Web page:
An own occupation disability income insurance policy is marketed and sold with the understanding that the person is insuring their income for a specific career. These policies are usually purchased by high income wage earners, including physicians, dentists, financial executives, business owners, engineers, lawyers, salespeople, and others who understand the value of protecting their income. They purchase own occupation disability insurance policies from Berkshire Guardian, Unum, Prudential, Northwestern Mutual and New York Life, among others. The sale of an own occupation policy doesn’t rise to the level of being a bait and switch or deceptive transaction, but it feels awfully close when the disability insurance company somehow and unexpectedly transitions the claimant from own occupation (any occ) to any occupation (any occ) and terminates the claim. Here’s the scenario we see, repeatedly. The claim starts out fine – the person files a disability claim (often on their own), provides the necessary documentation and they receive benefits for a certain period of time. All seems well, until they unexpectedly receive a notice of termination for their disability benefits. No prior indication that something was amiss. If this has happened to you, we encourage you to call us at 877-583-2524. A close read of the disability insurance policy reveals a provision that the coverage changes to an any occupation at a specific time. Every policy is different, although most make this transition around the 24 month period (some are as long as ten years). That’s when the claimant realizes they need experienced professional legal representation. Disability insurance companies are known not just for wrongfully denying claims of legitimately sick policyowners, but also for twisting occupational definitions and tasks. Using a job description from two decades ago is a common tactic, but it’s just one of many ways disability insurance companies try to terminate claims. Often, with medical providers who own their own practices, an insurance company will try to determine the insured has two occupations (dual occupation), which might find loose support in the policy language, but twists or distorts what the physician actually is. Our firm represents many claimants in this exact fact pattern, so we know what to expect and when to expect it. Our first task when representing any new client is to review the original disability policy for time-sensitive issues, and relevant policy language, including the definition of Own Occupation, and the own-occ to the any-occ transition. We collaborate with vocational experts, documenting with great detail the precise tasks and material duties required to perform the person’s occupation. We develop powerful support for the true occupational duties to best inform the insurance company. Another factor in the any occ occupation/own occupation issue is income. The disability insurance company may tell a neurosurgeon who earned more than $450,000 annually to accept a position of consulting to other surgeons for half that amount. But the neurosurgeon purchased and paid for the disability insurance policy to protect their higher income in the event of illness or an injury, not to be forced into a lower paying job. Now, with the prevalence of telemedicine, physicians have additional hurdles to consider when navigating a new claim for benefits. Every now and then we are asked about whether the disability insurance company has any obligation to find a job for someone who has been denied benefits. During the Any Occupation analysis, the disability insurance company will often suggest alternatives for the denied claimant, which are usually far lower in pay and occasionally so far from their insured occupation as to border on the ridiculous. However, they do not have to find you a job, but merely identify a theoretical job. The disability insurance company can make all the career recommendations it wants, but the claimants we represent are not able to work in their chosen profession. They have devoted years, if not decades, to growing their careers, undergoing rigorous professional education, and often taking on significant financial burdens to complete their education. They believe the coverage protects their Own Occupation – we agree. Our battles with the disability insurance company trying to deny a claim at the any occ/own occ transition point have given us the experience and knowledge to represent claimants with strong claims and to develop further support to inform the insurance company. We are proud of our successes, and confident of our ability to protect our clients. If your disability claim has been denied at the own occ/any occ transition, or at any stage in the disability claims process, contact the firm at 877-583-2524. There’s too much at stake to fight this battle on your own.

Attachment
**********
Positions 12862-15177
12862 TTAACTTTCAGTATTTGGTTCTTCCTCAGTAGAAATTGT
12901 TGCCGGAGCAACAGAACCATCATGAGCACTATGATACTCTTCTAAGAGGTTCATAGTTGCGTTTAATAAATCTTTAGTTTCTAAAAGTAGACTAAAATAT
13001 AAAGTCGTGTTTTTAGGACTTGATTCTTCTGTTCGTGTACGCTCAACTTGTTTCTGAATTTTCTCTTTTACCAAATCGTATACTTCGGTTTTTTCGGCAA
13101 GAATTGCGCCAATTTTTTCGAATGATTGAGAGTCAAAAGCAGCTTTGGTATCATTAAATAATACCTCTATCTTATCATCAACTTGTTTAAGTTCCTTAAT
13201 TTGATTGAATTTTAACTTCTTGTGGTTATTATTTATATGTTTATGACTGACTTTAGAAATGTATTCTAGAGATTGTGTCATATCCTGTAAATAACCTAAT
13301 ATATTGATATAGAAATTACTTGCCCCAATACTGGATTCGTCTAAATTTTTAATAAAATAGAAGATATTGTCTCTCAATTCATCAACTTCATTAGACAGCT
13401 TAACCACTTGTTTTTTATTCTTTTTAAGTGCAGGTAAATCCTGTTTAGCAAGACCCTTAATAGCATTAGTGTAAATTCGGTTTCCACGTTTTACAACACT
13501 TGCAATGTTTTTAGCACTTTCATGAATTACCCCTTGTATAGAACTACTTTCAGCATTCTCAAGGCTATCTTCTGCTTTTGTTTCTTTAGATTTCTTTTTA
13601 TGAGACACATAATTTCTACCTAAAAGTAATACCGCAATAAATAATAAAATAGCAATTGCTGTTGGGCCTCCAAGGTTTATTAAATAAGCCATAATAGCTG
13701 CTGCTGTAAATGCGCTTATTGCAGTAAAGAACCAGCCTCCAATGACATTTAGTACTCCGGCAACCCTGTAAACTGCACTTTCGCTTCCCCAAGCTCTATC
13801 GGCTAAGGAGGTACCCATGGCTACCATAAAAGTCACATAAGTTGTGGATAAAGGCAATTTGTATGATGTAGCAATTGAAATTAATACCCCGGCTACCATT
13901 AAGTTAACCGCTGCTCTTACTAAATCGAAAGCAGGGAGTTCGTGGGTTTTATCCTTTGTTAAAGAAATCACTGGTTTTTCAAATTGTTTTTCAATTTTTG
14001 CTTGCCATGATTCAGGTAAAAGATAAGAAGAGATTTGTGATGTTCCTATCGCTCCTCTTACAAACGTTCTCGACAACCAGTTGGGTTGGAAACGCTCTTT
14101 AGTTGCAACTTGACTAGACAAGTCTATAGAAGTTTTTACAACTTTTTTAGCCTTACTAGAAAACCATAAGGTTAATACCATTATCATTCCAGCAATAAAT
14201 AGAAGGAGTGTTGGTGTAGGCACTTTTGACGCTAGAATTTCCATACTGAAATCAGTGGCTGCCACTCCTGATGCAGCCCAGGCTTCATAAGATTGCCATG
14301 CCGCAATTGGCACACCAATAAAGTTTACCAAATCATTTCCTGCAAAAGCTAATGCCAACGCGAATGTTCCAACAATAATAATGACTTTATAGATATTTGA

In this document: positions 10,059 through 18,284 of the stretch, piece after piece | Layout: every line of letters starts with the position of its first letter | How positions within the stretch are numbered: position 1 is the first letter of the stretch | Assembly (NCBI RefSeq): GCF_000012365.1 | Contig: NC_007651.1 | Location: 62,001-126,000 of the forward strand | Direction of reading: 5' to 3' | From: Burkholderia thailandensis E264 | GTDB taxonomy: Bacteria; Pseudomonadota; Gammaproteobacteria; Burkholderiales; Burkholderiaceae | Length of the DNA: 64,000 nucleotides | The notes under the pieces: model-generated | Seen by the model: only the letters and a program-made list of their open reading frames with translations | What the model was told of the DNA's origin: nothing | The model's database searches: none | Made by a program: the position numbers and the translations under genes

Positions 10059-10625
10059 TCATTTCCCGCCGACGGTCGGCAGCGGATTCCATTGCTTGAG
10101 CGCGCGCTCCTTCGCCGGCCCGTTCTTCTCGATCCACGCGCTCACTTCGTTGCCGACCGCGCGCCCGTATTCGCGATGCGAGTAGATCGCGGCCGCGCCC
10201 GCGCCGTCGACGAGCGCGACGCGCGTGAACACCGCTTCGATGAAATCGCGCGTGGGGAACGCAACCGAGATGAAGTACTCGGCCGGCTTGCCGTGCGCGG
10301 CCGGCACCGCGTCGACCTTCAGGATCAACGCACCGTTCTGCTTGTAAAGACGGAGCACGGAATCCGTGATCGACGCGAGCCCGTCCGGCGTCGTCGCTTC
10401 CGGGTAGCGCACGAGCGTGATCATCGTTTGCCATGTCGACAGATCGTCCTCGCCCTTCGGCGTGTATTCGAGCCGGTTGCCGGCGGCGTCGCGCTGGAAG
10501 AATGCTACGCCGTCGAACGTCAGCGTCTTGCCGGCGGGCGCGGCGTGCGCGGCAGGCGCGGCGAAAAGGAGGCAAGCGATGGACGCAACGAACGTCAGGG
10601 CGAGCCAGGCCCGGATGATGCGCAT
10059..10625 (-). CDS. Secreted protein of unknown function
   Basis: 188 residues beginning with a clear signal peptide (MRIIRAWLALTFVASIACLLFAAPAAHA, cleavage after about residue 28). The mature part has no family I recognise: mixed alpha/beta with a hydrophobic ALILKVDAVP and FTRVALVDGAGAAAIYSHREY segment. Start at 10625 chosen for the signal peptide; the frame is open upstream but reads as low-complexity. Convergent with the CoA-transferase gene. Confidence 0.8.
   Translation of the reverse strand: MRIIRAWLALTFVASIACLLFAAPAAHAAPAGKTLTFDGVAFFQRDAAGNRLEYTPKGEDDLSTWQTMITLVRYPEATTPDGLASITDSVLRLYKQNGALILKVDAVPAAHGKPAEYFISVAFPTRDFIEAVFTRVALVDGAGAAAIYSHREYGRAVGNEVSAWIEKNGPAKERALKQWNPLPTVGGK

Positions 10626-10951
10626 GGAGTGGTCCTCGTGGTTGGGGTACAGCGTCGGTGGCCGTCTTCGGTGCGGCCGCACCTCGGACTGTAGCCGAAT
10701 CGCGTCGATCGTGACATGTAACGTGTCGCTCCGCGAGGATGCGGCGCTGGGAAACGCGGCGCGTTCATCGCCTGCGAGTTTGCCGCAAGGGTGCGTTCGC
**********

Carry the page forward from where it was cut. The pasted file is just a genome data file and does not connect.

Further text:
Jason Newfield is a founding partner of the disability insurance law firm Frankel & Newfield. He has spent the majority of his legal career advocating for the rights of disabled workers. He has lectured other professionals, worked on a Federal Advisory committee, and published many articles in the field of disability insurance claims and litigation.
Secrets the Disability Insurance Companies Don't Want You to Know!